But if it be considered that, in any aspect, the decree under review was a consent decree, we are of opinion that the cases relied
upon by the supreme court of California | was right in its decision, although the rea (Wadhams v. Gay, 73 Ill. 417; Farwell v. Great Western Teleg. Co. 161 Ill. 522, 44 N. E. 891) are not authoritative upon the proposition that such decree would not, in the courts of Illinois, have the effect of res judicata. The first of the cases-considered by this court in Gay v. Parpart, 106 U. S. 689, 27 L. ed. 260, 1 Sup. Ct. Rep. 456, el seq.-dealt merely with the right of a court of equity to refuse to lend its aid to enforce an incomplete and ineffective decree in partition proceedings, because to do so would be inequitable. In the second of the cases it was but decided that a fraudulent decree might be set aside in a court of equity.
The general rule in Illinois undoubtedly is that a consent decree has the same force and effect as a decree in invitum. Knobloch v. Mueller, 123 Ill. 554, 17 N. E. 696; O'Connell v. Chicago Terminal Transfer R. Co. 184 Ill. 308, 325, 56 N. E. 355. Thus, in Knobloch v. Mueller, the court said (123 Ill. 565, 17 N. E. 699):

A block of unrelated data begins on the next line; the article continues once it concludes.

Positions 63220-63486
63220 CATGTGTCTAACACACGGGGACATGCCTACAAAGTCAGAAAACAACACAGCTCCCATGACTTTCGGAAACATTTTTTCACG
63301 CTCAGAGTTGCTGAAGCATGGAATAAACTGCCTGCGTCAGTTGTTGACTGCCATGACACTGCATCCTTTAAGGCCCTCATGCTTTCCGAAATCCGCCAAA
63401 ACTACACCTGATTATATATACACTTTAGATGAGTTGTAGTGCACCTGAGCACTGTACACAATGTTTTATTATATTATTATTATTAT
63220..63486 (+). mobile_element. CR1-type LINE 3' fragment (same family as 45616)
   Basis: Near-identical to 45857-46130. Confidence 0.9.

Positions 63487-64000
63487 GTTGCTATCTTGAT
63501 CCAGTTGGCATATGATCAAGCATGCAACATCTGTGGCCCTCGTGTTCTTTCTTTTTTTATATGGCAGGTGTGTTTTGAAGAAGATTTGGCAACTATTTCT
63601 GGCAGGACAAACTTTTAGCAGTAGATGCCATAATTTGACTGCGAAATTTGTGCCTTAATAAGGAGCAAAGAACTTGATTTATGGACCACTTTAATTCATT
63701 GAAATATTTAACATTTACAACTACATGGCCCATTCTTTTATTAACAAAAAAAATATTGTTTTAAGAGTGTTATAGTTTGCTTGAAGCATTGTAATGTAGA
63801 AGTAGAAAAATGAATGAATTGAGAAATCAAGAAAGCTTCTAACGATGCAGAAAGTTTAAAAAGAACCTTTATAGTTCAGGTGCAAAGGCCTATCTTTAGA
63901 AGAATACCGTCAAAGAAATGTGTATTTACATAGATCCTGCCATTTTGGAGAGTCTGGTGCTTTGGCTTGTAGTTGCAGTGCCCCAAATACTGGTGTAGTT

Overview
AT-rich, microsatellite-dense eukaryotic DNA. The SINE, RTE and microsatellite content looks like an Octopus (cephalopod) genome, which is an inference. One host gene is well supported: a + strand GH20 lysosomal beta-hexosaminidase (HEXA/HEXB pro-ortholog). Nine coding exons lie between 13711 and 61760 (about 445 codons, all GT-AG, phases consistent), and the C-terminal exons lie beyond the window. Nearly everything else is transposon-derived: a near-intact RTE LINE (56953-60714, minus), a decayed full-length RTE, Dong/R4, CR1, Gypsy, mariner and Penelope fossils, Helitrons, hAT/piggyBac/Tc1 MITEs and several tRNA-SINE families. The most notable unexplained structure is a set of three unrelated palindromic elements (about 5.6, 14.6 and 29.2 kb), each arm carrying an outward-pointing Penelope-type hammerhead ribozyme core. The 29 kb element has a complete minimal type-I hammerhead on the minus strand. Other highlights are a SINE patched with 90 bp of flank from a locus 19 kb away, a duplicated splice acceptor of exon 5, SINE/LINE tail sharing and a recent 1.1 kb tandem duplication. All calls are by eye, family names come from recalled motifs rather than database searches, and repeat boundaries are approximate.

"Decrees of courts of chancery, in respect of matters within their jurisdiction, are as binding and conclusive upon the parties and their privies as are judgments at law; and a decree by consent in an amicable suit has been held to have an additional claim to be considered final. Allason v. Stark, 9 Ad. & El. 255. Decree so entered by consent cannot be reversed, set aside, or impeached by bill of review or bill in the nature of a bill of review, except for fraud, unless it be shown that the consent was not in fact given, or something was inserted, as by consent, that was not consented to. 2 Dan. Ch. Pr. 1576; Webb v. Webb, 3 Swanst. 658; Thompson v. Maxwell Land-Grant & R. Co. 95 U. S. 391, 24 L. ed. 481; Armstrong v. Cooper, 11 Ill. 540; Cronk v. Trumble, 66 Ill. 432; Haas v. Chicago Bldg. Soc. 80 Ill. 248; Atkinson v. Manks, 1 Cow. 693; Winchester v. Winchester, 121 Mass. 127; Allason v. Stark, 9 Ad. & El. 255; Alexander v. Ramsay, 5 Bell, App. 69. See, also, note to Duchess of Kingston's Case, 2 Smith, Lead. Cas. *826 et seq. It is the general doctrine that such a decree is not reversible upon an appeal or writ of error, or by bill of review for error. Armstong v. Cooper, 11 Ill. 540."